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Bears Face Special Threat in Deonte Harris

Matchup Nightmares for Bears Against the Saints

Whether it's one-on-one battles or the quarterback-coach dynamic, the Bears are up against it when they play the New Orleans Saints in Sunday's wild-card game

The biggest matchup disadvantage the Bears face Sunday in the playoffs against New Orleans might not be a single player-on-player situation.

The coaching situation is one where they have a coach in Matt Nagy, who benched Mitchell Trubisky but brought him back, going against one of the league's greatest all-time quarterback-coach pairings.

While Drew Brees has been rumored to have lost something on his deep ball with age, nothing is wrong with his head and he still seems to operate on the same wave length with coach Sean Payton.

"You have a head coach that's been working with a quarterback for a long time," Nagy said. "You have a quarterback that's been working with these guys, these skill players for a pretty long time. And so you see schematically the challenge that they present with the different things that they do, whether it's tempo or whether it's the personnel switches, getting the ball out, taking shots, being able to do different things there. That's a big challenge.

"And what they try to do is keep you on your heels and dictate the tempo and dictate what's going to happen each and every play."

It's possibly the greatest dynamic the Bears face in this game, but they also have plenty to worry about in the one-on-one battles. Here are the five matchups to be concerned with for the Bears.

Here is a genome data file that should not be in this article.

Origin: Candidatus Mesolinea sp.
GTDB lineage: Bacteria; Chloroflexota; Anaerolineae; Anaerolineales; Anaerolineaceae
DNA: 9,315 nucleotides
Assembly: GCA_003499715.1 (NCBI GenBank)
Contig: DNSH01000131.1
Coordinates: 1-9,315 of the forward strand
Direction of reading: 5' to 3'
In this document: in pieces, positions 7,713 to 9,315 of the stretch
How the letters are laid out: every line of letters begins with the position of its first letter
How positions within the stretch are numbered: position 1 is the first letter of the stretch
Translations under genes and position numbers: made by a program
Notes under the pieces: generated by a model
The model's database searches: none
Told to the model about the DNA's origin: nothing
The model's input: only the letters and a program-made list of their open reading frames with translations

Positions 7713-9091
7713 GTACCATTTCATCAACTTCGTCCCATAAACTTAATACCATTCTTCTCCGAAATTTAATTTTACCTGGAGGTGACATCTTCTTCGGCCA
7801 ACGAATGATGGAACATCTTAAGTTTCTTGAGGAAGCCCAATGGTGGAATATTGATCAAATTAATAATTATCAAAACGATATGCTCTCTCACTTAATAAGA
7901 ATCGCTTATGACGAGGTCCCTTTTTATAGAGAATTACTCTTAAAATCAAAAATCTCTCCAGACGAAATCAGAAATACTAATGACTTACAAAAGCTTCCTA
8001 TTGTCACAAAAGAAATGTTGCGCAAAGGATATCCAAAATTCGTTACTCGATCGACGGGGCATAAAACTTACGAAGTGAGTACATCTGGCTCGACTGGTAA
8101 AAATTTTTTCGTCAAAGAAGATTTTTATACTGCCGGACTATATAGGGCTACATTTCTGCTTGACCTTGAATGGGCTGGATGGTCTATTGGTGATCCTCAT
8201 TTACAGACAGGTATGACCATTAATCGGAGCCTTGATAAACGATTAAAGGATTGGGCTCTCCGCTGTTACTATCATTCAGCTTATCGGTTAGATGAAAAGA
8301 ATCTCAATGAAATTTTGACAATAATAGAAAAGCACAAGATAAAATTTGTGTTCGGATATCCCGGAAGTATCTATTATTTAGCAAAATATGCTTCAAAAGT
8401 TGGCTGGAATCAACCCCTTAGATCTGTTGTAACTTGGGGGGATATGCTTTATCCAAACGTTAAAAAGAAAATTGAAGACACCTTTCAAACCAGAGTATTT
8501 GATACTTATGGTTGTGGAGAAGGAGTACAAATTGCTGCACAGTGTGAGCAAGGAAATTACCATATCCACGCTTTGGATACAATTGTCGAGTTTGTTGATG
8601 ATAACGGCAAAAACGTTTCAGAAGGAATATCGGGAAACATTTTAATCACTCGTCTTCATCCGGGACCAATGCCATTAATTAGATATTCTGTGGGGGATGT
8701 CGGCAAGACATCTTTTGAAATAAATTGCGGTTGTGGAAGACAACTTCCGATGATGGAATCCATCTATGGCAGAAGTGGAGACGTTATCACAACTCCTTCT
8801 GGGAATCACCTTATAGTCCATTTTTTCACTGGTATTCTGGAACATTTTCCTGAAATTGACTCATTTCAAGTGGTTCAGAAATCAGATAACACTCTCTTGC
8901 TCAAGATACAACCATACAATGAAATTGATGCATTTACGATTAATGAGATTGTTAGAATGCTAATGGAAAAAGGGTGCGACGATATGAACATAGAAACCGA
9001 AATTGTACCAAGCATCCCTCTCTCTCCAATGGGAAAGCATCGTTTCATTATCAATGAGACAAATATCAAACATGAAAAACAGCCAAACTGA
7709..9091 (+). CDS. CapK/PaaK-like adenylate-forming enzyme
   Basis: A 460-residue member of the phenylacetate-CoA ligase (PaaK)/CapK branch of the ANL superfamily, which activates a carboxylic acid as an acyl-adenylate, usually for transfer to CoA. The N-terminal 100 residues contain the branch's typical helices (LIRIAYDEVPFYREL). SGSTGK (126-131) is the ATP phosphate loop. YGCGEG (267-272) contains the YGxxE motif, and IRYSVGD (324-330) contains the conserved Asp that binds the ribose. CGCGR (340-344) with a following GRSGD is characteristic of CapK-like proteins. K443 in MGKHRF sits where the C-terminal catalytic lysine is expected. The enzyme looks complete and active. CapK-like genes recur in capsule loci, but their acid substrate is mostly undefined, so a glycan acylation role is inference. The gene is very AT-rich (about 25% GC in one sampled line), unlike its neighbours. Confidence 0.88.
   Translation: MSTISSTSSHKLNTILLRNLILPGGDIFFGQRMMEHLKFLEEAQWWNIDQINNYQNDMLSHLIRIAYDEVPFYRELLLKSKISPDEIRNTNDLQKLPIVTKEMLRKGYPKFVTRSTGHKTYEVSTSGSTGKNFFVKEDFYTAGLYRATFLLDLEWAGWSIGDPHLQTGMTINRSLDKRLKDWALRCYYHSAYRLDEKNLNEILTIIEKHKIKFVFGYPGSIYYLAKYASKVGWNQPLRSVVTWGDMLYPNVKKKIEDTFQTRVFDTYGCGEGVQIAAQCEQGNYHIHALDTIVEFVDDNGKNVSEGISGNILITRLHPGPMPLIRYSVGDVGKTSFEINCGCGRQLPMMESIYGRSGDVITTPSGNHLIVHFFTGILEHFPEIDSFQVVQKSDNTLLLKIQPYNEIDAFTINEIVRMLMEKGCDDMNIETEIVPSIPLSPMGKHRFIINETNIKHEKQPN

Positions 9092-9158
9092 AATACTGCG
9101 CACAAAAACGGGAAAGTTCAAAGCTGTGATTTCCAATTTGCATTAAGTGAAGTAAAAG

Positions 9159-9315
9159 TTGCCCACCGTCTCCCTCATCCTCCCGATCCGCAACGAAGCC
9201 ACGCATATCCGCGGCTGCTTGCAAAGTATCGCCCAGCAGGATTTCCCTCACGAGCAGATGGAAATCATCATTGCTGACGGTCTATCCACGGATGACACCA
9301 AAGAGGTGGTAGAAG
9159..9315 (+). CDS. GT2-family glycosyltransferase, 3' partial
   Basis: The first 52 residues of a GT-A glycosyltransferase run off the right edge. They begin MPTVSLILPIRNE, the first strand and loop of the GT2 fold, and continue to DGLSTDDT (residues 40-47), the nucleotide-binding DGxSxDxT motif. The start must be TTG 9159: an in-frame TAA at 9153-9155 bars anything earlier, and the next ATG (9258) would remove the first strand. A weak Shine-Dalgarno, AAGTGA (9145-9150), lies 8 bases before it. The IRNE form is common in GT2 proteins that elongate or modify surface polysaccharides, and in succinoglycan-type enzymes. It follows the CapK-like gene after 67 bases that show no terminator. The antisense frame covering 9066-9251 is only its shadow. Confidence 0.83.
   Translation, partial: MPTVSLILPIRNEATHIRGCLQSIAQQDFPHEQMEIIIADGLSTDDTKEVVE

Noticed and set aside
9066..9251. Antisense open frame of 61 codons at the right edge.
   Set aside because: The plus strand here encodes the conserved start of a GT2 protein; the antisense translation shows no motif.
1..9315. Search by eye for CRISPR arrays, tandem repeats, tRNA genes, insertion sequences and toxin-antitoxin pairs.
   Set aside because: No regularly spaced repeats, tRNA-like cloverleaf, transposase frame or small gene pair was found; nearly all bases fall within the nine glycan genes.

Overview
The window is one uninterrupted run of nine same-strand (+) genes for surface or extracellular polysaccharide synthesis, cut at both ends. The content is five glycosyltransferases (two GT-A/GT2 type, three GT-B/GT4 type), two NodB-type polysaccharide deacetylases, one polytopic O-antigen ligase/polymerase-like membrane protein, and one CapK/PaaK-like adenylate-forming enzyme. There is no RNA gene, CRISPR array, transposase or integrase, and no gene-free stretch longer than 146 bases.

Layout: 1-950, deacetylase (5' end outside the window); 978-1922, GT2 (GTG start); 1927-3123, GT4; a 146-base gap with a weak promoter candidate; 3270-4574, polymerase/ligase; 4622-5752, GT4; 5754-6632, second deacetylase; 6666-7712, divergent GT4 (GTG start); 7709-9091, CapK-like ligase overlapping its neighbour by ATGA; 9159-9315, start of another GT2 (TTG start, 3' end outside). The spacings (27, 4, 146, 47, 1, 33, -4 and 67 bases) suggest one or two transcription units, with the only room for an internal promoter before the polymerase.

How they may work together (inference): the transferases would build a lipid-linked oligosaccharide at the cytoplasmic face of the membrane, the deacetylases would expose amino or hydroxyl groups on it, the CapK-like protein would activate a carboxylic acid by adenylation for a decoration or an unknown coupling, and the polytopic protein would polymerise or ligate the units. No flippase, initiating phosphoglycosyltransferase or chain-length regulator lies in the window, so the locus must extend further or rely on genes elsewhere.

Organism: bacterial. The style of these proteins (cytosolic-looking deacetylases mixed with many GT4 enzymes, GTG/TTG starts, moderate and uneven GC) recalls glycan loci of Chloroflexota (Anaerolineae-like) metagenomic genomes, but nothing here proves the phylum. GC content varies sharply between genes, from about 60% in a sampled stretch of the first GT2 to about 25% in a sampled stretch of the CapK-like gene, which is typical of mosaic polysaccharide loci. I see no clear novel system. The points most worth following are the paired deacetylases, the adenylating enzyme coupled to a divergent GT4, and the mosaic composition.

Bears RT Germain Ifedi vs. Saints LDE Cameron Jordan

Jordan has definitely had better seasons sack-wise. In fact, the six-time Pro Bowl player has matched the lowest total he had since his rookie year with 7 1/2 sacks. However, Jordan always attracts extra attention and when that happens the Saints have an excellent alternative off the other edge in Trey Hendrickson. Jordan has a tough assignment in this game because of the bootleg action the Bears have used extensively with quarterback Mitchell Trubisky, but his quickness and athletic ability remain high at age 31. He did not have a sack facing Ifedi in last year's Seattle-New Orleans game. Ifedi is not at his best protecting the edge when blocking players who can combine speed with athleticism like Jordan can. He has allowed just two sacks despite playing five games at tackle, when he was originally signed to be a guard. Pro Football Focus gives him a midling grade of 63.7 as a pass blocker this year.

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Bears LT Charles Leno Jr. vs. Saints RDE Trey Hendrickson